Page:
As I’ve tried to get across in previous articles (see British big cats: how good, or bad, is the evidence? and The Cupar roe deer carcass), the whole ‘unphotographed and uncaught’ thing is not true, and in reality there are numerous photographs and even several dead bodies demonstrating that feral alien cats are a reality (Shuker 1995). The idea that leopard cats, jungle cats, lynxes and even leopards and pumas have escaped from captivity or been surreptitiously released is not exactly difficult to accept, and if you think it is I suggest you read up on the evidence. We also know that peculiar new hybrids are appearing; the best known of them is the peculiar gracile-limbed Kellas cat, apparently an introgressive hybrid between feral domestic cats and Scottish wildcats (Shuker 1990).
For most places that supposedly harbour ABCs, the ‘escaped alien’ theory best fits the evidence. However, that hasn’t stopped various researchers from coming up with other theories, and one that has cropped up again and again over the years is that some of the ABCs represent a new strain of unprecedentedly large feral cat of the species Felis catus, the domestic cat. This sounds to me like one of those poorly founded ideas thought up by someone without much knowledge of the subject, and like most researchers I have never taken it seriously. In the standard review work on ABCs, Mystery Cats of the World, Karl Shuker expressed scepticism of this idea too, noting that ‘Even though feral domestics have established themselves throughout the world, no evidence has been obtained to suggest that F. catus can and does attain a body size commensurate with sheep- or deer-killing’ (Shuker 1989, p. 53).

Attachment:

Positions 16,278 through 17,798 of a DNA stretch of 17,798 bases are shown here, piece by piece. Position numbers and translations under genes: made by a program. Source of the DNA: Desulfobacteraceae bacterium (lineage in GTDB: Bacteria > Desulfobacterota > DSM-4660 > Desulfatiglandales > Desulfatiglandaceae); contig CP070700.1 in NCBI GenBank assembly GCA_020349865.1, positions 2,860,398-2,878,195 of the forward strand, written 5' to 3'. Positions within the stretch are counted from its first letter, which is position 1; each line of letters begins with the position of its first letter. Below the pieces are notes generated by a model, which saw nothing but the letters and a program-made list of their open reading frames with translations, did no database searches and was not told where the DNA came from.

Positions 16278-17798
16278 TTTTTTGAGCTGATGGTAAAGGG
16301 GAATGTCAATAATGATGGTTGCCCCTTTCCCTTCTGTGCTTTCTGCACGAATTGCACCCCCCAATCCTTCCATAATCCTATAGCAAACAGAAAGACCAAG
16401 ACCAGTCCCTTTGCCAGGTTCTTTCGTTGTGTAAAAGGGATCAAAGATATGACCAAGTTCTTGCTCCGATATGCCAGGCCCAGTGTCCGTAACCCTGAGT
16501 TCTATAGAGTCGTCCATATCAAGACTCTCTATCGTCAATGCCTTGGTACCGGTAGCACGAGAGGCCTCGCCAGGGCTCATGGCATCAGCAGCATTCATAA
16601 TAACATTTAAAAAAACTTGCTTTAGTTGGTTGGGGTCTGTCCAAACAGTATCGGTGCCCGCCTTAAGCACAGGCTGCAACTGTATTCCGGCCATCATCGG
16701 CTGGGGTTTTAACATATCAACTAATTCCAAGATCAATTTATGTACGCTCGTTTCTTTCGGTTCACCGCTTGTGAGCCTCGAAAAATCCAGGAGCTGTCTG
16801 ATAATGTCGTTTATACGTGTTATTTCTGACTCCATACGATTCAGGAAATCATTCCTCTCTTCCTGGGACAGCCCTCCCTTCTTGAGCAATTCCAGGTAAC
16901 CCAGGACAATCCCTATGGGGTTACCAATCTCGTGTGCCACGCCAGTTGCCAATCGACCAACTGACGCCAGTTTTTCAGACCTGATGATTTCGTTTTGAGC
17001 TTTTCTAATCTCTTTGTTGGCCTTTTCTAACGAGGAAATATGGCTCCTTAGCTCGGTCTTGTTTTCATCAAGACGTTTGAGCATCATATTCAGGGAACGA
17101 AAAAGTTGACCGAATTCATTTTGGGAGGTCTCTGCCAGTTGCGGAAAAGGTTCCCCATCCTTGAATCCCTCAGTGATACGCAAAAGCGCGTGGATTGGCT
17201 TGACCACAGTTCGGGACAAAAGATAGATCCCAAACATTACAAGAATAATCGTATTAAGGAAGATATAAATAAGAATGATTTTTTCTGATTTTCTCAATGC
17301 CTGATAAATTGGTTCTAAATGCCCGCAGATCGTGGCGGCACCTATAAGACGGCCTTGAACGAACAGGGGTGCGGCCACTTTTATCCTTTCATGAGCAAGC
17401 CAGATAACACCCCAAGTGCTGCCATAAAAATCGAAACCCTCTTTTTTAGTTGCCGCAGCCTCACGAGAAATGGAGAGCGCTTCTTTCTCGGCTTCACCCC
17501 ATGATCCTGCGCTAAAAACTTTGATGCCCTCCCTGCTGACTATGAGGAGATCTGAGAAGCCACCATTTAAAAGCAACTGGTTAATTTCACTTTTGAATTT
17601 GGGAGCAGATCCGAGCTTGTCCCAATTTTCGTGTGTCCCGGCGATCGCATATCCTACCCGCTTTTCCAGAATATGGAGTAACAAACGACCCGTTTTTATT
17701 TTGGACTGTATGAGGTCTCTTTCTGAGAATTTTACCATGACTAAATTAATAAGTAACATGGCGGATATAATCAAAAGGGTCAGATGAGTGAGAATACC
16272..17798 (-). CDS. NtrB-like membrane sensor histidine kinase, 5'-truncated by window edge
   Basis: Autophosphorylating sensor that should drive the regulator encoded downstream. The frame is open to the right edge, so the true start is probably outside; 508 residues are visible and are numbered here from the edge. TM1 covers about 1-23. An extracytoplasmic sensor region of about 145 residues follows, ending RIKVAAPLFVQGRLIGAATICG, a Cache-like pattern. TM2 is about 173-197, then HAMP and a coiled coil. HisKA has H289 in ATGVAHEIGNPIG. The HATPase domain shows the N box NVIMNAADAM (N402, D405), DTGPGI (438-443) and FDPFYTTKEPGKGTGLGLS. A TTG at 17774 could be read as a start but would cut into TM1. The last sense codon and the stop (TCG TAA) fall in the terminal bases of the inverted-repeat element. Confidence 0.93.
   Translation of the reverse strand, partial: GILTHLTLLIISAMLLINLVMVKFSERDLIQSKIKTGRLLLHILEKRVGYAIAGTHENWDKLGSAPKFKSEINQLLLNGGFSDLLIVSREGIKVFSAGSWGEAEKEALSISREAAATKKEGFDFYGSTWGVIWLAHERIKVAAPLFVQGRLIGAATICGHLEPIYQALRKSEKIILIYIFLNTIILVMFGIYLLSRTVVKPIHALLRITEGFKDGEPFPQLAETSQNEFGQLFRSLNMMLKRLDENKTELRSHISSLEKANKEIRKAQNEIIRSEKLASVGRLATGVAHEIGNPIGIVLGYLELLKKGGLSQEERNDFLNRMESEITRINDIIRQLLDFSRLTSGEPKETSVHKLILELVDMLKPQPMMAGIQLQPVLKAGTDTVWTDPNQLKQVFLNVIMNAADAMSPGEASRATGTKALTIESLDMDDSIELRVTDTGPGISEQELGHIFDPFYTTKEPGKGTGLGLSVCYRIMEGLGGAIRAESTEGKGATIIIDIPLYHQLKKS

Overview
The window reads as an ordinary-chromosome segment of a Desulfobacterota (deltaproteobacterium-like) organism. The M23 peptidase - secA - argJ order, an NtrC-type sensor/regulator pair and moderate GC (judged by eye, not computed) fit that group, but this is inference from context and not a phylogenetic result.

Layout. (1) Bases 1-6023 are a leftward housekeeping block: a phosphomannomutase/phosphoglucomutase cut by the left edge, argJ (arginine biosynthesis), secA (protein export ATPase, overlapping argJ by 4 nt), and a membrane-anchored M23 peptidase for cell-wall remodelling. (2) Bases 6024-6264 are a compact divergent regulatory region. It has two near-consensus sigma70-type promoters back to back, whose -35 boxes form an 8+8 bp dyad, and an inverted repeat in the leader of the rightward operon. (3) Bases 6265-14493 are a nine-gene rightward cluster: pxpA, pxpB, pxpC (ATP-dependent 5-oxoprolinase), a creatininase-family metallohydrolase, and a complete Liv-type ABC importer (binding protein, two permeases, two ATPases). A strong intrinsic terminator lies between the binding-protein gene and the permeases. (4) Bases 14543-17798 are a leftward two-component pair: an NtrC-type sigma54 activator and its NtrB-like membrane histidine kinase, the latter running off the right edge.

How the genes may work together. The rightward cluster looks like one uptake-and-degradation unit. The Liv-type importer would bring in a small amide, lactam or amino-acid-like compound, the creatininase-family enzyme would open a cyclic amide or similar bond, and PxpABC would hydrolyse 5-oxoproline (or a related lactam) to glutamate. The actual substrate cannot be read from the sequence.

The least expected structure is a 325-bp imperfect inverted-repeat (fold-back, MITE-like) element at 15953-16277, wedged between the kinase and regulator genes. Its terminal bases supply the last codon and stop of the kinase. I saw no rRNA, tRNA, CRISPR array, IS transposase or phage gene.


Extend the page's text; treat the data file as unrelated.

However… last year I attended a conference at which Australian cryptozoologist Paul Cropper gave a talk on Australian ABCs. For me it was among the most memorable talks of the event, and here’s why: he showed two video clips that both showed large, black cats (large = apparently exceeding 1 m in total length). But rather than being feral leopards or any other cat species that exhibits melanism, the weird thing is that these cats looked like gigantic specimens of F. catus.